What is interesting is the fact that it doesn't seem to make any difference if the desire for revenge is justified or not - as my next example will demonstrate. In this third example, the founder and leader of a well known Christian music band led his group to a record contract, several national tours, and a modicum of ministry respect. In the course of the music ministry's development, due to the high investment required to launch a national touring and recording group, the band's home church financed the production and promotion of a record that was distributed by a major record label.
Everything was going along great, then disaster struck. Citing artistic differences, group members began resigning. In a brief period of time, the entire band had quit the group leaving the leader alone. In short order, it was discovered that every member of the band had surreptitiously gotten together and formed another group without the original group founder! Furthermore, they were immediately signed to a recording contract to make a record with the label that was distributing their previous recording.
The members of the new group all left their home church and refused to honor their financial commitment for the church's original investment. To put it bluntly, they ripped off their own friends, ran off with the recording contract, and left their former leader (now unemployed) with all the debts. Their former friend and musical associate pleaded with them to at least do the right thing and take responsibility for their obligations to the church. As the star-struck group refused, the abandoned leader began to deteriorate spiritually over the treachery that was perpetrated against him.
His walk with the LORD began to backslide, and a root of bitterness set in. The musician embarked upon a campaign of criticism in Christian record industry circles as he became possessed with a hideously vindictive spirit. As his anger escalated, he started drinking; and as his situation deteriorated, he would get drunk and try to confront the band when they performed in Christian venues. At last count, he was on drugs, and no one that knows him can stand to be around him as his personality has turned so destructive that it's downright depressing to have any contact with him.
In each of the 3 true stories I've presented, the responsibility for the original offense varies. Indeed, in the latter example, the offenders were not the ones that turned bitter - it was the party that had been grossly wronged that had became spiritually deranged. Thus, we see it's not always a simple cause and effect when the bitter root of revenge takes hold. To put it another way, it's not always clear who the unjust party is in such circumstances. What is evident, is that Christians in conflict come to a treacherous crossroad wherein God has plainly warned us if we turn the wrong way, the path can become disastrous.
One can easily see that Jesus did not take such a path. "He came unto his own, and his own received him not" (John 1:11), yet we do not see Christ allow a root of bitterness to flourish in His holy character. It is self evident that He was hardly shy of controversy, and indeed He was downright confrontational on several occasions when a clash was justified. However, the righteous anger he exhibited when He turned over the tables of the money-changers (for example) was not an obsessive, continuous cycle. He harshly rebuked the offenders, but the event came to an end.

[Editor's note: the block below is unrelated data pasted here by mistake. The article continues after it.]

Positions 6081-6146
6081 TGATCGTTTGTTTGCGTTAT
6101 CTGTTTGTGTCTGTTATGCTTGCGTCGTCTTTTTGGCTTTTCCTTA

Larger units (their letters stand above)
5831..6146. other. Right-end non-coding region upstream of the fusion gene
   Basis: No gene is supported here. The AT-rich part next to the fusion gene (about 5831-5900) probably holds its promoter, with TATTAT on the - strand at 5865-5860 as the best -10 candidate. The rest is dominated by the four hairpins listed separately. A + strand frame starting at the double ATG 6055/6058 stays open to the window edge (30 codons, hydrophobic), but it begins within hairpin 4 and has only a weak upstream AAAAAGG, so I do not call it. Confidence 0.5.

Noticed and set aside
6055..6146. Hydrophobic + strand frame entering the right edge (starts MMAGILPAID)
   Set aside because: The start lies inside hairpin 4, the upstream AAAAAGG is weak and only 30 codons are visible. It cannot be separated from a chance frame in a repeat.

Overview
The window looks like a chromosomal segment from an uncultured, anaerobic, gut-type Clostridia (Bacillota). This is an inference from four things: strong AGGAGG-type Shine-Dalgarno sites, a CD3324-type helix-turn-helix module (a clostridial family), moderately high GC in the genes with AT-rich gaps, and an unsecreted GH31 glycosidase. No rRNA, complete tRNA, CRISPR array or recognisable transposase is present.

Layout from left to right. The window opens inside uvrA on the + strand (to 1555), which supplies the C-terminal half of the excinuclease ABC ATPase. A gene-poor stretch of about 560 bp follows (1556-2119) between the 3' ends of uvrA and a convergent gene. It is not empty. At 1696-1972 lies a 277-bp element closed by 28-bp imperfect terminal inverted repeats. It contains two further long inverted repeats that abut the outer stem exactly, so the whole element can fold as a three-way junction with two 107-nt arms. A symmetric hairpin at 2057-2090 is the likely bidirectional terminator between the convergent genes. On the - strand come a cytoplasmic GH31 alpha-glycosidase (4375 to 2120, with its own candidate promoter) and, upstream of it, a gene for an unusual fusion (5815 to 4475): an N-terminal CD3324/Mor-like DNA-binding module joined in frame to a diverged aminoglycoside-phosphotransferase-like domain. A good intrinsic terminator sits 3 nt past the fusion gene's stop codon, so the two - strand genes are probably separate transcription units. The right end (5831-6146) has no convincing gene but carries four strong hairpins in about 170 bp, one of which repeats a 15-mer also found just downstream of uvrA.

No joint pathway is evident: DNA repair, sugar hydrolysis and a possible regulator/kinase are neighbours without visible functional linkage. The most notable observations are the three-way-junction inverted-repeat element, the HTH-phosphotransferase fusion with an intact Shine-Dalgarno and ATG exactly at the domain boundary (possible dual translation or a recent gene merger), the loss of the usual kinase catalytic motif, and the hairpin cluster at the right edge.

JESUS CHRIST taught His disciples that when they entered a city and were rejected, they were to bear witness against that city, and "shake off the dust under your feet for a testimony against them" (Mark 6:10). The Lord then went on to detail how in the final judgment it will go poorly for such a place. He plainly taught us that He is the one that shall avenge wrong doing against His own when he cautioned that
"whose shall offend one of these little ones which believe in me, it were better for him that a millstone were hanged about is neck, and that he were drowned in the depth of the sea" (Matthew 18:6).
Christ flatly stated that "it must needs be that offences come; but woe to that man by whom the offence cometh!" (Matthew 18:8). However, just as in the parable of the wheat and the tares, it is not for the believer to appoint themselves the lifetime judge, jury, and prosecutor of those they believe have wronged them.
The process in Matthew 18 specifies that when "thy brother shall trespass against thee" we are to make a couple of attempts to reconcile the situation through private interactions. If he or she doesn't respond, we are to publicly state what has occurred. There is no warrant for a continuing "railing accusation against them before the Lord" (II Peter 2:11).
You state your case and then you move on. As the earlier examples indicate, this process is designed in such a way that sometimes the truth of the matter gets distorted through "the hidden things of darkness" (I Corinthians 4:5). In such cases, the one that has been offended may actually be the unjust one. I've certainly seen the Lord's prescribed process for confrontation manipulated by those with an agenda, but God is not mocked, and He knows how to reserve such offenders "unto the day of judgment to be punished" (II Peter 2:9).
The bottom line in this is that the intensity of the times we live in is increasing. Many are falling away from the truth - and they aren't aware that they have been ensnared through this diabolical process. The time is coming, and now is in which "the axe is laid unto the root of the trees: therefore every tree which bringeth not forth good fruit is hewn down, and cast into the fire" (Matthew 3:10).
If your tree has grown out of a root of bitterness, how can it possibly bear anything but bad fruit? Thus, we would do well to remember the stern warning found in Hebrews:
"...make straight paths for your feet, lest that which is lame be turned out of the way; but let it rather be healed. Looking diligently lest any man fail of the grace of God; lest any root of bitterness springing up trouble you, and thereby many be defiled" (Hebrews 12:13, 15).
August 26, 2003 - James Lloyd